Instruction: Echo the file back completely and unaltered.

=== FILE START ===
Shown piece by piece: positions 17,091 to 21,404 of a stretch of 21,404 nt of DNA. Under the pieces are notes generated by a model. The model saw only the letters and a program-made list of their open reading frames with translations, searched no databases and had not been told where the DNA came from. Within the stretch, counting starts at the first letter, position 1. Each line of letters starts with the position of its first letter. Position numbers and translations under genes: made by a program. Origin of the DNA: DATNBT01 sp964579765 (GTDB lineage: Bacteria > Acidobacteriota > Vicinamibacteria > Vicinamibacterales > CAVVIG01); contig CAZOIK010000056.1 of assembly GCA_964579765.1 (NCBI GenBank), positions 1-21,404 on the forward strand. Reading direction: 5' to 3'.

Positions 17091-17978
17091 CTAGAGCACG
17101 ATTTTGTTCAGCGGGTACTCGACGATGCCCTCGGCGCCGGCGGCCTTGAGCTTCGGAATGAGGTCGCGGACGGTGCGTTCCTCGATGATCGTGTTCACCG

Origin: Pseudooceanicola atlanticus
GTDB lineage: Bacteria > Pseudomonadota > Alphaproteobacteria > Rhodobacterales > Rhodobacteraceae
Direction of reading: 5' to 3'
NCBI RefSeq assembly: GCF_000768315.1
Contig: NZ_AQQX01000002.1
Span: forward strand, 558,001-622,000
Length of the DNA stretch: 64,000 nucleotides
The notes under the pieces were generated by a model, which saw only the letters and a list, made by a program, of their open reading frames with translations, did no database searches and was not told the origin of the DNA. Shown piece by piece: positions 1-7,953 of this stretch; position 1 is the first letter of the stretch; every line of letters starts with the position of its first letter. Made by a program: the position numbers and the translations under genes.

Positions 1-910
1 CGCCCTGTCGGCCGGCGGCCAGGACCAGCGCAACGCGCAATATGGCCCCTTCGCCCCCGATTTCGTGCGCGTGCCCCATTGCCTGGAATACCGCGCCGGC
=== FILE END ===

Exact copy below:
Shown piece by piece: positions 17,091 to 21,404 of a stretch of 21,404 nt of DNA. Under the pieces are notes generated by a model. The model saw only the letters and a program-made list of their open reading frames with translations, searched no databases and had not been told where the DNA came from. Within the stretch, counting starts at the first letter, position 1. Each line of letters starts with the position of its first letter. Position numbers and translations under genes: made by a program. Origin of the DNA: DATNBT01 sp964579765 (GTDB lineage: Bacteria > Acidobacteriota > Vicinamibacteria > Vicinamibacterales > CAVVIG01); contig CAZOIK010000056.1 of assembly GCA_964579765.1 (NCBI GenBank), positions 1-21,404 on the forward strand. Reading direction: 5' to 3'.

Positions 17091-17978
17091 CTAGAGCACG
17101 ATTTTGTTCAGCGGGTACTCGACGATGCCCTCGGCGCCGGCGGCCTTGAGCTTCGGAATGAGGTCGCGGACGGTGCGTTCCTCGATGATCGTGTTCACCG

Origin: Pseudooceanicola atlanticus
GTDB lineage: Bacteria > Pseudomonadota > Alphaproteobacteria > Rhodobacterales > Rhodobacteraceae
Direction of reading: 5' to 3'
NCBI RefSeq assembly: GCF_000768315.1
Contig: NZ_AQQX01000002.1
Span: forward strand, 558,001-622,000
Length of the DNA stretch: 64,000 nucleotides
The notes under the pieces were generated by a model, which saw only the letters and a list, made by a program, of their open reading frames with translations, did no database searches and was not told the origin of the DNA. Shown piece by piece: positions 1-7,953 of this stretch; position 1 is the first letter of the stretch; every line of letters starts with the position of its first letter. Made by a program: the position numbers and the translations under genes.

Positions 1-910
1 CGCCCTGTCGGCCGGCGGCCAGGACCAGCGCAACGCGCAATATGGCCCCTTCGCCCCCGATTTCGTGCGCGTGCCCCATTGCCTGGAATACCGCGCCGGC